Loan evergreening is a situation where banks provide loans to firms in order to ensure that firms keep repaying the existing (previous) loans. It is a concept related to zombie lending, broadly defined as lending to non-viable firms. Loan evergreening is a usual strategy to provide zombie lending, although it can be used in other circumstances.
In the recent years, there has been an increase in economic research trying to understand zombie lending and its consequences. Some blame zombie lending for the low productivity in some European countries. But less attention has been put on loan evergreening. Partly, this reflects an issue with data availability: it is easier to obtain data on firms (and hence proxy for which firms appear non-viable or very weak) rather than loan-level information.
And even if one has loan-level information, how do you detect loan evergreening? It is not like banks tell us why they are providing the loan. In many cases, they can provide loan evergreening before any problems, such as repayment delays, arise in the firm. This is an issue that we aim to tackle in a very recent paper with Cecilia Dassatti and Rodrigo Lluberas from the Banco Central del Uruguay.
Let’s imagine the following situation. A firm has an amortising loan, that is, a loan that has to be repaid periodically. But the firm is facing some trouble that may lead it to delay a loan repayment. Banks do not like that: they face increased credit risk—the firm might outright default—and, even more importantly, the regulator makes them provision for a potential loss. Provisions are very annoying for bankers: they come right before computing profits, and therefore they have a direct—negative, in this case—impact on bonuses.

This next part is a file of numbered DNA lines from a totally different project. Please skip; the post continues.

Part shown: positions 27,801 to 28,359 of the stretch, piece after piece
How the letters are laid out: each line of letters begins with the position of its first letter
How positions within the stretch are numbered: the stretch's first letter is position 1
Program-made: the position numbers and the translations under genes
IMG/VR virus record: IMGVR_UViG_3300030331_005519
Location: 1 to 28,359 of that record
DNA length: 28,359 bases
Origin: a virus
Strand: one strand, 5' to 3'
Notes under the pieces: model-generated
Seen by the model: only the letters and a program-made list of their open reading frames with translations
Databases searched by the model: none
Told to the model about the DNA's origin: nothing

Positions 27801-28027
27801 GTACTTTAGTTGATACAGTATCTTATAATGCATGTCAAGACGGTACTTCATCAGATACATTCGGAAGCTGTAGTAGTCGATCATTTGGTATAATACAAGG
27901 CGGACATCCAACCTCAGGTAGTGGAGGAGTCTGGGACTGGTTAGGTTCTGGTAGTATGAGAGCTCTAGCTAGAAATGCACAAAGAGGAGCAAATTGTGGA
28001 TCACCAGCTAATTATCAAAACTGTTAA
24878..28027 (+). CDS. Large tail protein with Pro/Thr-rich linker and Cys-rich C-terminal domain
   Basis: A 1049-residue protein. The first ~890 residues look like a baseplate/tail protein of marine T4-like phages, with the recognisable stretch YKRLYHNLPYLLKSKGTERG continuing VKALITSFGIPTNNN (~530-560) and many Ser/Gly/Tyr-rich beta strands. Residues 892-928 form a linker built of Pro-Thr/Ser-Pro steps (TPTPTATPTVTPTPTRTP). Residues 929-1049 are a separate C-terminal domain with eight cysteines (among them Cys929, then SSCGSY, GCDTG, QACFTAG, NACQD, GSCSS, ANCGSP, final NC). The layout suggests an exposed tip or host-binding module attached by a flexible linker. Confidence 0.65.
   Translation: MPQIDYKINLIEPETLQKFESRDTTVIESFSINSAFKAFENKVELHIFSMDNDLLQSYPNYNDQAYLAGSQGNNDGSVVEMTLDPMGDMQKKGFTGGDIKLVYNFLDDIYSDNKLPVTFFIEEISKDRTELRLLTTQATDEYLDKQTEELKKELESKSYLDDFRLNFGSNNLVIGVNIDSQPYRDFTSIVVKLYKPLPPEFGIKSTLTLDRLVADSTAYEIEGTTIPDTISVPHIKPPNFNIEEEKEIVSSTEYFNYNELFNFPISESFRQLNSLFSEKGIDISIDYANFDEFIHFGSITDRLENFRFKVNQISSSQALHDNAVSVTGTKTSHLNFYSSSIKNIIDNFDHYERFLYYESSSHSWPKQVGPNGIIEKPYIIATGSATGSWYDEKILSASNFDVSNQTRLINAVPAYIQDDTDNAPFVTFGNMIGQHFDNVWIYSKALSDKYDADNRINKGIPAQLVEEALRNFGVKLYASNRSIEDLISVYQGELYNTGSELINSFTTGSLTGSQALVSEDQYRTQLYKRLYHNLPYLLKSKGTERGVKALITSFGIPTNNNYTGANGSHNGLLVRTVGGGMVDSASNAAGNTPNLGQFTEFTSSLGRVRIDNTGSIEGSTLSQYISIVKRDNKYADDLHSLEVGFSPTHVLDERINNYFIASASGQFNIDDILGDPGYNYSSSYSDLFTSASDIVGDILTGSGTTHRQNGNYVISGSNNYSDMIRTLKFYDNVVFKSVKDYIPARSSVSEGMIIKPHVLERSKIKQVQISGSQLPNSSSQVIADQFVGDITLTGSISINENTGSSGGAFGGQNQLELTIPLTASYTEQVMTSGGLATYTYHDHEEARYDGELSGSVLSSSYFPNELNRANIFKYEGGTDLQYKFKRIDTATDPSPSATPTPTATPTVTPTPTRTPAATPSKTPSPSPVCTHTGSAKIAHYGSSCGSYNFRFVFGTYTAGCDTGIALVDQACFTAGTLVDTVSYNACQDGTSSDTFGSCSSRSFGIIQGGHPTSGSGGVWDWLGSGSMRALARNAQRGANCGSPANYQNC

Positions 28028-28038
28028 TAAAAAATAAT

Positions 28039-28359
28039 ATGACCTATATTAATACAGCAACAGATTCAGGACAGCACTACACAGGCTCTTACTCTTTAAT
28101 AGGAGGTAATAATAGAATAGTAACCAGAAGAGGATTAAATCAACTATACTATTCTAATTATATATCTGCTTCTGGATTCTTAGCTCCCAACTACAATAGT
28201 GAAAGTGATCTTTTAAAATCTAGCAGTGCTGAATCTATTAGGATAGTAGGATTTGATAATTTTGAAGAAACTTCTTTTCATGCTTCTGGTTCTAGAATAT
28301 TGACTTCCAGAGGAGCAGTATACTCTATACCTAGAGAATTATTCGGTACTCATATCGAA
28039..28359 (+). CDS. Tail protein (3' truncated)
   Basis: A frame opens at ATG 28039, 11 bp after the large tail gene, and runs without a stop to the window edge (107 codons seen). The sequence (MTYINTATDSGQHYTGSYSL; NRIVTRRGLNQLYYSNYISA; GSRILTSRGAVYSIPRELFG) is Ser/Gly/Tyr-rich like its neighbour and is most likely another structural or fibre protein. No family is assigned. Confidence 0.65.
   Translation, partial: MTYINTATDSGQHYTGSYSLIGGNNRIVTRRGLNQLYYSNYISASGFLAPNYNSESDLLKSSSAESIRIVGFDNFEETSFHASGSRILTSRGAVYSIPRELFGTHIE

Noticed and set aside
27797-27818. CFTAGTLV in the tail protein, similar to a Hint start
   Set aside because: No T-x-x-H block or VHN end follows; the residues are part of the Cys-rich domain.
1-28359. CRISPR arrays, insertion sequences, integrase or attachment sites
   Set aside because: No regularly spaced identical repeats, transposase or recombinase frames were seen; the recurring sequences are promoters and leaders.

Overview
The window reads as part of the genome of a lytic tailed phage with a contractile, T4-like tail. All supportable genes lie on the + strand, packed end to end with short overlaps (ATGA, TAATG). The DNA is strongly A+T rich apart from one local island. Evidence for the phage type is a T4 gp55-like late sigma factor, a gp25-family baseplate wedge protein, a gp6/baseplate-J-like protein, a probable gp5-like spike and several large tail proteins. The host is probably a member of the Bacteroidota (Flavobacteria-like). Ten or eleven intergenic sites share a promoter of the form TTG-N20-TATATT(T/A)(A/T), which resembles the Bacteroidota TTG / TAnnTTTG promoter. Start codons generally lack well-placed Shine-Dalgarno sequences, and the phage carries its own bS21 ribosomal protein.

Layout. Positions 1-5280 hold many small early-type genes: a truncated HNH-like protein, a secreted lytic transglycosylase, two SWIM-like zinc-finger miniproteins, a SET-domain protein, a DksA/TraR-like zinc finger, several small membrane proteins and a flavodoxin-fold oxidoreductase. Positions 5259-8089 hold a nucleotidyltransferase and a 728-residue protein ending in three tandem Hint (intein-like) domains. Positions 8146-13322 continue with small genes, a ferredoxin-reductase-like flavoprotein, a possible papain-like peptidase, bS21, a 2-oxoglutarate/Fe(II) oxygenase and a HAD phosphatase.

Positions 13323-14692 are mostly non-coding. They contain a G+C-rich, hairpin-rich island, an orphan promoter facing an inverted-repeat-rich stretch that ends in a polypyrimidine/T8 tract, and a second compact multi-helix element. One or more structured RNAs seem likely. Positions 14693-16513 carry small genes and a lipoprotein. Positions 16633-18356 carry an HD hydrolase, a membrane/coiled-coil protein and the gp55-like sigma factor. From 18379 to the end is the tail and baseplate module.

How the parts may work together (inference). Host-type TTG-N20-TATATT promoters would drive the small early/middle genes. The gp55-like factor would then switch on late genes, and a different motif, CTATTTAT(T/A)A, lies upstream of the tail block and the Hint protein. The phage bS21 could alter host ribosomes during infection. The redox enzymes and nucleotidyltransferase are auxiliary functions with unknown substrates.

What can the bank do? Well, the bank could provide a bullet loan to the firm—that is, a loan that is repaid only at the end of its maturity—so that the firm is not delayed. This seems a clear case of loan evergreening. But how can we detect such cases? A possibility is to flag every time a bank provides a bullet loan to a firm that already has an amortizing loan. However, firms might need bullet loans for reasons other than repaying the previous loan.
What about flagging situations in which the amount of a new bullet loan is very similar to the amount that the firm repays of the existing loan? For instance, a situation in which a firm receives $100 in the form of a bullet loan from a bank and repays in the same month $100 of the existing loan with the same bank. If we can detect these situations, it seems that we have found cases of loan evergreening.
But are these cases common? To answer this question, we compare the amount received in a new bullet loan with the amount repaid of the existing amortizing loan. We plot the histogram of the ratio in the figure below. As you can see, there is a spike of values very close to 1; that is, situations in which the two amounts are very similar.
In the paper, which is in its last minutes in the oven, we proceed to understand which bank characteristics are more linked to the provision of loan evergreening (spoiler alert: solvency), what happens with credit supply after engaging in this strategy, whether this strategy makes firms more or less likely to default, and what this means for other firms. But a post about the results will come once the paper is out.